Choose Good Coffee
Sure, this one might seem like a no-brainer. But the kind of coffee you use really makes a difference!
Generally, if you enjoy a certain coffee shop like Starbucks, Coffee Bean, Peet’s or whatever else you like, you’d probably enjoy having their coffee at home.
And normally, those brands sell good coffee beans.
Even if you have a really nice method of brewing or a great coffee maker, the beans can potentially make all the difference.
For me personally, something I notice is that if I smell a coffee before I buy it and it has a weak, artificial or flavored smell to it, then it will probably taste like that after I brew it.
If it has a nice robust smell, it will usually turn out just fine.
If you don’t know where to start, I think you couldn’t go wrong with any of the coffee on that list.
Not everyone likes Starbucks sure, and as a whole Starbucks isn’t my favorite coffee shop ever.
But, their beans aren’t ridiculously expensive and it’s good coffee!
Find The Brew Method That’s Best For You
Every type of brewing method and coffee maker has it’s pros and cons.
And I think the best way to figure out the best one is just to try them and see what you like.
I feel like this is something that is very subjective and just hard to say which is the best brew method. It’s definitely a matter of taste… literally.
There’s French press, good old traditional coffee machine, pour over, stove top espresso, Aeropress, and plenty of others.
These are some of the most popular.
If you haven’t tried a few of these, it could be a good idea to invest in one or more.
Almost all of them that I just listed are quite inexpensive!
All of them except maybe a coffee machine are generally under about 40 dollars.
And if you want a recommendation, Aeropress is a wonderful way to make a delicious cup of coffee at home. It’s just an all-around awesome way to brew coffee, and versatile. I will write more about that later.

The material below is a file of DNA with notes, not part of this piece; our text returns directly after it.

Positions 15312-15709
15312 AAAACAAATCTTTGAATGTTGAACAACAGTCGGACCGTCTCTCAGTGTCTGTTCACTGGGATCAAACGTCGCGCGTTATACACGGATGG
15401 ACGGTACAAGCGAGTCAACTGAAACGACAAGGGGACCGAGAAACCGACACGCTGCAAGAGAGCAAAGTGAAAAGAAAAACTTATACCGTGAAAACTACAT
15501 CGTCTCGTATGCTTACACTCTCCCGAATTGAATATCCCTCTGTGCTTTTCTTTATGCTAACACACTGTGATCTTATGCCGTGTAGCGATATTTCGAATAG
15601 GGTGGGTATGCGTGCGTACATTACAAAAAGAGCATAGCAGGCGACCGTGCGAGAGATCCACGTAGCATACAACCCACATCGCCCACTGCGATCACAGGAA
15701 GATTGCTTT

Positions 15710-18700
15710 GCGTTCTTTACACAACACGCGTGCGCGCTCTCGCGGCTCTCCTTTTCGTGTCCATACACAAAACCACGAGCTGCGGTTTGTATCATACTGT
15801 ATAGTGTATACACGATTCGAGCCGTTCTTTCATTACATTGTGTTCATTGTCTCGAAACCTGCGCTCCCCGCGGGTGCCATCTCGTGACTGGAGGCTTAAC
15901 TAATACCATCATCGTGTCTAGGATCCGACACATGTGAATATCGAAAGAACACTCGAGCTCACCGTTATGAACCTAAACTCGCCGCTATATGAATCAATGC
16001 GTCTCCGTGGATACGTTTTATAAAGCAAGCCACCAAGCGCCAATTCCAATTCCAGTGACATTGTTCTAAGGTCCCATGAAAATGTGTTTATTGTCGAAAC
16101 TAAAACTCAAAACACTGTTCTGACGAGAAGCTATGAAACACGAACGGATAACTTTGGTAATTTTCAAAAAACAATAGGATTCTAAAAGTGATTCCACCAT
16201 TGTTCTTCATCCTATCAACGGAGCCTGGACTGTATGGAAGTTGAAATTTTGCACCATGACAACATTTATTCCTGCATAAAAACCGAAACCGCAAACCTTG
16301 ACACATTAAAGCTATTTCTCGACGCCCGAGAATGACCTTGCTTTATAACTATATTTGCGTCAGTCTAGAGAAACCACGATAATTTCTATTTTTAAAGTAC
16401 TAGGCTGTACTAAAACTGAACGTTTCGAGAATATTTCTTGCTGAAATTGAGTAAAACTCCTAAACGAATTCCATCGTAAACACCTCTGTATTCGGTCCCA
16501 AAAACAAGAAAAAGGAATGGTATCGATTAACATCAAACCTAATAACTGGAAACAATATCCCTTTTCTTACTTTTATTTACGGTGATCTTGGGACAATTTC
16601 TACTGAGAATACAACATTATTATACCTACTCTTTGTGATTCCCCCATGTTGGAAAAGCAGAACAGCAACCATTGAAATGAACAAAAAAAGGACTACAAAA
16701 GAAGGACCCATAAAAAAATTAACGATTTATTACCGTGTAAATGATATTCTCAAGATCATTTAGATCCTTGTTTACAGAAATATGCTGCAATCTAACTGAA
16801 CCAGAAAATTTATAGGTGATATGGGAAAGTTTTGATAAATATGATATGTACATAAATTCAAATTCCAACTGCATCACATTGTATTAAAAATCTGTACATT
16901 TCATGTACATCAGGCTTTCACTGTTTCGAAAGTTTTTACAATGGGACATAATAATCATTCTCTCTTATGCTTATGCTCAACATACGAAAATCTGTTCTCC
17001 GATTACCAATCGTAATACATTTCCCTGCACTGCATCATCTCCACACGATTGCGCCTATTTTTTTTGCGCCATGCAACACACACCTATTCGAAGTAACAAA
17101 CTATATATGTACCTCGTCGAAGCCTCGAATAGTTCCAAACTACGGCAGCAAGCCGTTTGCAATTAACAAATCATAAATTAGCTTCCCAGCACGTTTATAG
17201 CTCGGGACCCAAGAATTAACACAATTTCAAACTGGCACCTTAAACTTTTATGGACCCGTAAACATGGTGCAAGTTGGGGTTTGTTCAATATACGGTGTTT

If You Want The Freshest Coffee Possible, Grind Your Beans At Home
This is something that, to be honest, I personally am not very picky about.
But one really good thing about grinding your beans at home is that you can grind them accordingly with your coffee maker or brew method.
Most of the different brew methods have different preferences for the fineness of the coffee.
And that is something we should be picky about.
But, if you know how coarse or fine you want them, and what brewing method you’ll use, in my personal opinion it doesn’t always make a huge difference in the taste whether you grind them yourself or have them pre-ground.
The main thing about it is though, if you have them pre-ground, the flavor won’t keep as long as whole beans!
Just keep that in mind.
But if you do want to have the highest quality at-home coffee you can have, put a few dollars into a coffee grinder and get into the simple habit of doing it yourself!
We’re In This Journey Together
With the art of coffee making constantly evolving and expanding by coffee snobs all over the world, there really is a lot to this whole making coffee thing.
There are also a lot of bells and whistles to it that really don’t matter so much in the long run.
What I think matters most is that we make a cup of coffee that tastes good! And the things that I’ve touched on in this blog are, I believe, the main pointers to remember in how to brew great coffee at home.
Also remember that you don’t have to follow my guidelines “to the T” about how strong to make your coffee.
But when it comes to making coffee, the main thing is to not make it with anything less than the standard measurement.
You can add as much as you want or none after that, but don’t use any less than 2 tablespoons of coffee per 6 ounces or water.
If you haven’t tried all these things you can give it a try and let me know how it goes, how it tastes and if it makes a difference in your at-home coffee experience. Also, feel free to let me know if you have any thoughts about my tips in the comments section. And of course, enjoy!